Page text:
Veronica Compton

Wikimedia CommonsVeronica Compton, the woman obsessed with Kenneth Bianchi.

This plan failed horribly, and the courts later found Compton guilty of attempted murder. She remained in prison until her release in 2003.

As of today, Kenneth Bianchi remains behind bars in Washington. He is eligible for parole in 2025 and continues to appeal for his release. However, investigators are confident that he will never be a free man again.

“His life stopped in 1979, and he has nothing else to do but pick at [appeals],” Fred Nolte, a former Bellingham police detective who worked on the case, stated to the The Bellingham Herald about Kenneth Bianchi.

After reading about the disturbing life and crimes of Hillside Strangler Kenneth Bianchi, explore the story of Richard Ramirez, a serial killer who also stalked the streets of Los Angeles in the 1980s. Then, discover nine serial killers who terrorized California.

Amber Breese
Amber Breese is an Editorial Fellow for All That's Interesting. She graduated from the University of Florida with a degree in political science, history, and Russian. Previously, she worked as a content creator for America House Kyiv, a Ukrainian organization focused on inspiring and engaging youth through cultural exchanges.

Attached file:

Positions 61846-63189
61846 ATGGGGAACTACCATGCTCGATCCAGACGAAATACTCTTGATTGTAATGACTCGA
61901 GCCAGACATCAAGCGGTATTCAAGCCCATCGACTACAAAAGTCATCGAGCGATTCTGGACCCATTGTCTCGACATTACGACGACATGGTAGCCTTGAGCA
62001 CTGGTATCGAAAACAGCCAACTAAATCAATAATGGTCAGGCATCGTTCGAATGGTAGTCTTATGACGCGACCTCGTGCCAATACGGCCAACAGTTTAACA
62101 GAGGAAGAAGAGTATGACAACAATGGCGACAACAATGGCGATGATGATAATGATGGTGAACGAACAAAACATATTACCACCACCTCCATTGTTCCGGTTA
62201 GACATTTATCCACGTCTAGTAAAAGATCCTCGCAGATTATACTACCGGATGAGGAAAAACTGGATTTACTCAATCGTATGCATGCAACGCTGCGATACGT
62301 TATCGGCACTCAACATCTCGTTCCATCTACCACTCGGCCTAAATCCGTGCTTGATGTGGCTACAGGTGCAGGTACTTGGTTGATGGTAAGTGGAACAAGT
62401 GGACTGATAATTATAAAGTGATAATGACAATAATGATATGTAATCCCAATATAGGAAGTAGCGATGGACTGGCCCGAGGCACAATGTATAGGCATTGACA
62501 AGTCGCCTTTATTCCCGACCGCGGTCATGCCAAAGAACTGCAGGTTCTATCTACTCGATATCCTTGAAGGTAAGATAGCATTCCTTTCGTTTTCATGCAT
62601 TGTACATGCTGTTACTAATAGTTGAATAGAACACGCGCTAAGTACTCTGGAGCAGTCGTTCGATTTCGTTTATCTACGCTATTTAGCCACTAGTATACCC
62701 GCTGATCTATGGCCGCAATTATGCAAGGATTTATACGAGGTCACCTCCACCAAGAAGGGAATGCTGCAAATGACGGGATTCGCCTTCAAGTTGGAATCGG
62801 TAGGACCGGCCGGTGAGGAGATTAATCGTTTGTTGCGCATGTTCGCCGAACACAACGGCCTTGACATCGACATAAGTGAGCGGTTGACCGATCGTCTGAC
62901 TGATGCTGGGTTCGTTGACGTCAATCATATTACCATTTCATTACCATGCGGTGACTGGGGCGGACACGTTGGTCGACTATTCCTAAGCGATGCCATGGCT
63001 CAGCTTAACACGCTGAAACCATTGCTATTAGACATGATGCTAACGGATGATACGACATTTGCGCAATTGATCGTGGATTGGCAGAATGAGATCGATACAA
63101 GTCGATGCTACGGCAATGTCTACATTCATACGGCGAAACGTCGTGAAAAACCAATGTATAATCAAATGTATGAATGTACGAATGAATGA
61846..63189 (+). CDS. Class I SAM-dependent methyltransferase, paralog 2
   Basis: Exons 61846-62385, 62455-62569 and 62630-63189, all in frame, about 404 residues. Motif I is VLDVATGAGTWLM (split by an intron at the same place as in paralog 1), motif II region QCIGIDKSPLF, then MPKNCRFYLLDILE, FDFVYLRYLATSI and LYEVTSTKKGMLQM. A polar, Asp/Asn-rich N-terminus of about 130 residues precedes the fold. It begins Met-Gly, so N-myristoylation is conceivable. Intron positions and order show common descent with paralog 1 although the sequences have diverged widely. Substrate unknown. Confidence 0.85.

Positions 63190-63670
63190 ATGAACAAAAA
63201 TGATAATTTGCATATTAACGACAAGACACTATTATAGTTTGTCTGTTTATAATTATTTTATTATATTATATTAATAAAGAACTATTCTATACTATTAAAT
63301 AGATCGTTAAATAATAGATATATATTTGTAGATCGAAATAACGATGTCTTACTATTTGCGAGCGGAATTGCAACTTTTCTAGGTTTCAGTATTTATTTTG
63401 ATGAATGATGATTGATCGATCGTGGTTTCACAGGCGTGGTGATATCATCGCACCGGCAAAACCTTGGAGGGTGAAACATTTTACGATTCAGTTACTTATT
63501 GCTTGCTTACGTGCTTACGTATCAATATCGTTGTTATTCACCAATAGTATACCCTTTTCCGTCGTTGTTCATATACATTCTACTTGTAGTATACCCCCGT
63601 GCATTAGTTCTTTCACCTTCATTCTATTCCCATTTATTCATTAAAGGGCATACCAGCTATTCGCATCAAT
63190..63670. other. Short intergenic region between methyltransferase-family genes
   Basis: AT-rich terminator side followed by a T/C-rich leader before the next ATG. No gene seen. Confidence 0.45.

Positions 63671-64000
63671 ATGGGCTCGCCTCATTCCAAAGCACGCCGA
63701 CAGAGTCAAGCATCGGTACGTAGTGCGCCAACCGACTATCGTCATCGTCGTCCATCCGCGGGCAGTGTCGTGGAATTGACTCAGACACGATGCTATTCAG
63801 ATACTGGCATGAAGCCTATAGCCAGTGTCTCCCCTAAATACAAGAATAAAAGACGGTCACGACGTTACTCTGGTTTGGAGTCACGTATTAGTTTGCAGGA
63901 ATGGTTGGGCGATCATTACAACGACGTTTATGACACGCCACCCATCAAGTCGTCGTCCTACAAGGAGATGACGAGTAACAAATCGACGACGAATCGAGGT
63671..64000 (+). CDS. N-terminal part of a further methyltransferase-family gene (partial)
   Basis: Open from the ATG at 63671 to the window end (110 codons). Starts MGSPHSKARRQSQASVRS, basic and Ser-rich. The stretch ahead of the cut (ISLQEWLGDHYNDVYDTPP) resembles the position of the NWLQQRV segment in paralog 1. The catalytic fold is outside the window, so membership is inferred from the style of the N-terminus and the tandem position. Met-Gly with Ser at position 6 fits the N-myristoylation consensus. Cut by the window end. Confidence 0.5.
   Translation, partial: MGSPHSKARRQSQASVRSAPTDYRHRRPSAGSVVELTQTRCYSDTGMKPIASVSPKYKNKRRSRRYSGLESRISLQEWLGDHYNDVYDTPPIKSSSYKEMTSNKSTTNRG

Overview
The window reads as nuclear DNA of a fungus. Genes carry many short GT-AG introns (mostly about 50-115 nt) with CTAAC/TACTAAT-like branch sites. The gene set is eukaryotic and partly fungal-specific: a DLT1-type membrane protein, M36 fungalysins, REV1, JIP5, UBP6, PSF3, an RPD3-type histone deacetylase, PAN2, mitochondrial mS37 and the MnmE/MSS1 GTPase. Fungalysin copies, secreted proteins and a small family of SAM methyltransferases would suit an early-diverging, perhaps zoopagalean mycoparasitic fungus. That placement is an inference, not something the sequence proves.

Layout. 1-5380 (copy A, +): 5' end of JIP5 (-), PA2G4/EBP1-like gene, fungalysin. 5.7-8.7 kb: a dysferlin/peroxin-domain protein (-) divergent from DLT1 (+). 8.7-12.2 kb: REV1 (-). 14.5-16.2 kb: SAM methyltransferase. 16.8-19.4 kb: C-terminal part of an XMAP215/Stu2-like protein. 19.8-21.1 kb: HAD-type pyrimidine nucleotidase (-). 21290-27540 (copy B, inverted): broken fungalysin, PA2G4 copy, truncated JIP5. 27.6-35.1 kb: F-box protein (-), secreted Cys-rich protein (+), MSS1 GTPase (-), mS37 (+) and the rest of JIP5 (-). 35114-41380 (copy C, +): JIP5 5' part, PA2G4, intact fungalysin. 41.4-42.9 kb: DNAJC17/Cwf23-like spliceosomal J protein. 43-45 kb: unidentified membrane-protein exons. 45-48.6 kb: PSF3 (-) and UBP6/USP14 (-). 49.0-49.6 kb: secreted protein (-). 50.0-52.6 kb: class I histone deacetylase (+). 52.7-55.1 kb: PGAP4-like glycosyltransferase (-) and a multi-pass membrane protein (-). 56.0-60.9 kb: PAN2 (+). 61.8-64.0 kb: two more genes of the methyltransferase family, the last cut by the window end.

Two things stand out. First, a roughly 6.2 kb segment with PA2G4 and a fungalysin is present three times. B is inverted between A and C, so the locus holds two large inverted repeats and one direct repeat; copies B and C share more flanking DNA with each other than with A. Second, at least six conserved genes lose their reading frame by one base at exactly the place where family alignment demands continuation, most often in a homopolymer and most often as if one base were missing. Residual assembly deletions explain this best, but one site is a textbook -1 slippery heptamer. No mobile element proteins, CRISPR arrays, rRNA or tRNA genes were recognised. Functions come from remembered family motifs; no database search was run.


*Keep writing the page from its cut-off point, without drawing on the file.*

Matt Crabtree
Matt Crabtree is an assistant editor at All That's Interesting. A writer and editor based in Salt Lake City, Utah, Matt has a Bachelor's degree in journalism from Utah State University and a passion for idiosyncratic news and stories that offer unique perspectives on the world, film, politics, and more.
Cite This Article
Breese, Amber. "The Story Of Kenneth Bianchi, The ‘Hillside Strangler’ Who Terrorized Los Angeles In The Late 1970s.", July 21, 2023, Accessed April 19, 2024.